Let’s talk about boots, shall we?

For starters, who are this season’s boots made for anyway?

After a recent visit to Nordstrom, fueled by the rather incredible anniversary sale prices, I sat in the shoe department for nearly an hour trying on pair after pair. In every instance, the shaft was enormously wide and came up to mid-knee. The look was akin to a pair of trumpets on my legs, and tucking in skinny jeans did nothing to take up the slack. I was frustrated and disappointed, because the styles were quite wonderful.

[I feel the need to interject that I do not have particularly scrawny calves. I’m in the gym at least five days a week, and while I may not be ripped, I can flex a decent calf muscle.]

The sales associate who was helping me seemed as disillusioned as I was. It was clear that he had run into this problem before, and he wasn’t very happy about having dissatisfied customers walk away empty-handed.

“The brand you need to try is Aquatalia,” he said. “The shaft is cut much smaller, but I don’t have any of them on sale.”

“Fear not,” I replied. “that’s why we have the Internet.”

And that’s how I discovered these.

I’ve owned Aquatalia boots in the past, so I know they tend to run a half size small. With this is mind, I ordered up and landed a perfect fit. The shaft doesn’t stick out from my leg, yet it expands to accommodate a pair of tucked-in jeans. They’re comfortable, waterproof, and stylish, and the woven design sets them apart from other equestrian boots on the market. They’re also made in Italy, which almost always works for me. Perhaps best of all, they’re on sale for 40 percent off.
I’m a happy shopper.

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TOMS — Doing It Right

I’ll admit it. Shopping makes me feel good. I suppose, in a way, it’s my drug of choice–a reliable high that energizes my day, feeds my soul, and occasionally jeopardizes my bank account. Every now and then, a product comes along that not only dazzles me with its utter awesomeness but also with its philosophy. TOMS shoes are that kind of product.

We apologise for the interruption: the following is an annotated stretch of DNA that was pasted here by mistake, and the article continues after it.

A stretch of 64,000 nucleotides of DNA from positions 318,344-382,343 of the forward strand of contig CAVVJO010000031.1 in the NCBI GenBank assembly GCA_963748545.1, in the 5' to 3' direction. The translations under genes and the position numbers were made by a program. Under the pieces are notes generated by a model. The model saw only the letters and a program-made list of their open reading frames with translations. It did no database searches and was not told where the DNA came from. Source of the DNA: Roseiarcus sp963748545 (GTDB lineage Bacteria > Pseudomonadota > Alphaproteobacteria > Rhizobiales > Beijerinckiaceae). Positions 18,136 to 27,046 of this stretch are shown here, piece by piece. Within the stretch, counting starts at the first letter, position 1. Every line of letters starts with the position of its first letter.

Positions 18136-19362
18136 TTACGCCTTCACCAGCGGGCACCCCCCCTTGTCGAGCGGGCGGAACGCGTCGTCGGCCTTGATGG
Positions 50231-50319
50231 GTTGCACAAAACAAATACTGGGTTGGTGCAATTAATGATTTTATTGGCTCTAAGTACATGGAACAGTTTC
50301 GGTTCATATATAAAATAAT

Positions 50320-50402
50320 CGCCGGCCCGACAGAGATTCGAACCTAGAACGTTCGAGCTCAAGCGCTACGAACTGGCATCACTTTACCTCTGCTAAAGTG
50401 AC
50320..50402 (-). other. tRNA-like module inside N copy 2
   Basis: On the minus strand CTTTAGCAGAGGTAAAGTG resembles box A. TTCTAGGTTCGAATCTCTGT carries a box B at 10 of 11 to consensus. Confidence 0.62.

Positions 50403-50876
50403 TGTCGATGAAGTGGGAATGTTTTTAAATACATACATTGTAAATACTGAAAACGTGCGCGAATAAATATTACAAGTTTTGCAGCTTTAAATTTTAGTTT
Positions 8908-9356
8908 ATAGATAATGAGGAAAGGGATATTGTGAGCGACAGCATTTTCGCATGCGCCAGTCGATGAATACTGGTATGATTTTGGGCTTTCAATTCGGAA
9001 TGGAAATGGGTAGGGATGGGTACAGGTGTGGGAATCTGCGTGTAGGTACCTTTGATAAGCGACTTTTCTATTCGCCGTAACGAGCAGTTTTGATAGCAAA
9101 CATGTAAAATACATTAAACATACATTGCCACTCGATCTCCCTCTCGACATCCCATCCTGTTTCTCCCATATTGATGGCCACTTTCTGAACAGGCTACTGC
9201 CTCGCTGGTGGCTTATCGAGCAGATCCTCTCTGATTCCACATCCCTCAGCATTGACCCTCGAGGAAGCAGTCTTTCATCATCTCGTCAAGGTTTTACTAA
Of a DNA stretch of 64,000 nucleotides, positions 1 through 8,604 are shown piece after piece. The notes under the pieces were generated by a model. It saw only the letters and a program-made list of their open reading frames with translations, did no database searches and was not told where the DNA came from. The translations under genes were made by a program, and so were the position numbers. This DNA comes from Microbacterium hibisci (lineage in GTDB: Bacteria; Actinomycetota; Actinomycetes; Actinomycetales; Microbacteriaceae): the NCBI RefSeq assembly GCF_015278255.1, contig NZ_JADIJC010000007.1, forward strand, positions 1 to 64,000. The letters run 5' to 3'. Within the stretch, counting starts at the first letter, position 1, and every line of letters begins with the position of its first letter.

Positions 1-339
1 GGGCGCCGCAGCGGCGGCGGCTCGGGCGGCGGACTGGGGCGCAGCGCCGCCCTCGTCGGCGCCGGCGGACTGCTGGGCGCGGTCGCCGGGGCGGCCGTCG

I just returned from Maiden Lane, a wonderful (and admittedly, my favorite) shop that has the distinction of being the official headquarters of TOMS shoes in Nevada County, California. Resisting the urge to buy about three pairs, I settled on these ballet flats in a design called Jadon.

They are truly fabulous on so many levels–cute, comfortable, the perfect color pattern to team with denim–but let’s take a look at the more important picture.

In 2006, when visiting Argentina, American traveler Blake Mycoskie discovered that many of the children had no shoes to protect their feet. Wanting to help, he created TOMS Shoes, a company that embraces the philosophy of One for One. For every pair of shoes purchased, TOMS gives a pair of shoes to a child in need. Later that same year, Mycoskie returned to Argentina with a group of family, friends, and staff and gifted local children with 10,000 pairs of shoes made possible by TOMS customers. By September of 2010, the company had given more than one million pairs of new shoes to needy children around the world.

[In case, you’re wondering, TOMS isn’t an acronym or the name of Mycoskie’s favorite uncle. When he started the company, he intended to call it Shoes for Tomorrow, then switched to Tomorrow’s Shoes. But when he was making the labels for the first production batch, he realized that the name was too long to fit, so he opted for TOMS instead.]

In addition to aiding children in more than 40 countries worldwide, TOMS gives us, the shoppers, a free pass to indulge a bit, since our purchases have such a humanitarian upside. And since guilt and self-indulgence are often associated with shopping, it’s nice to know that the more we spend, the more we’re helping.

If you’re a Nevada County local who would like to do your part, stop by Maiden Lane at 307 Broad Street in Nevada City. You’ll find a huge assortment of TOMS ballet flats…

…and the classic slip-ons. From canvas to patterns to sparkles, there’s definitely a pair for you.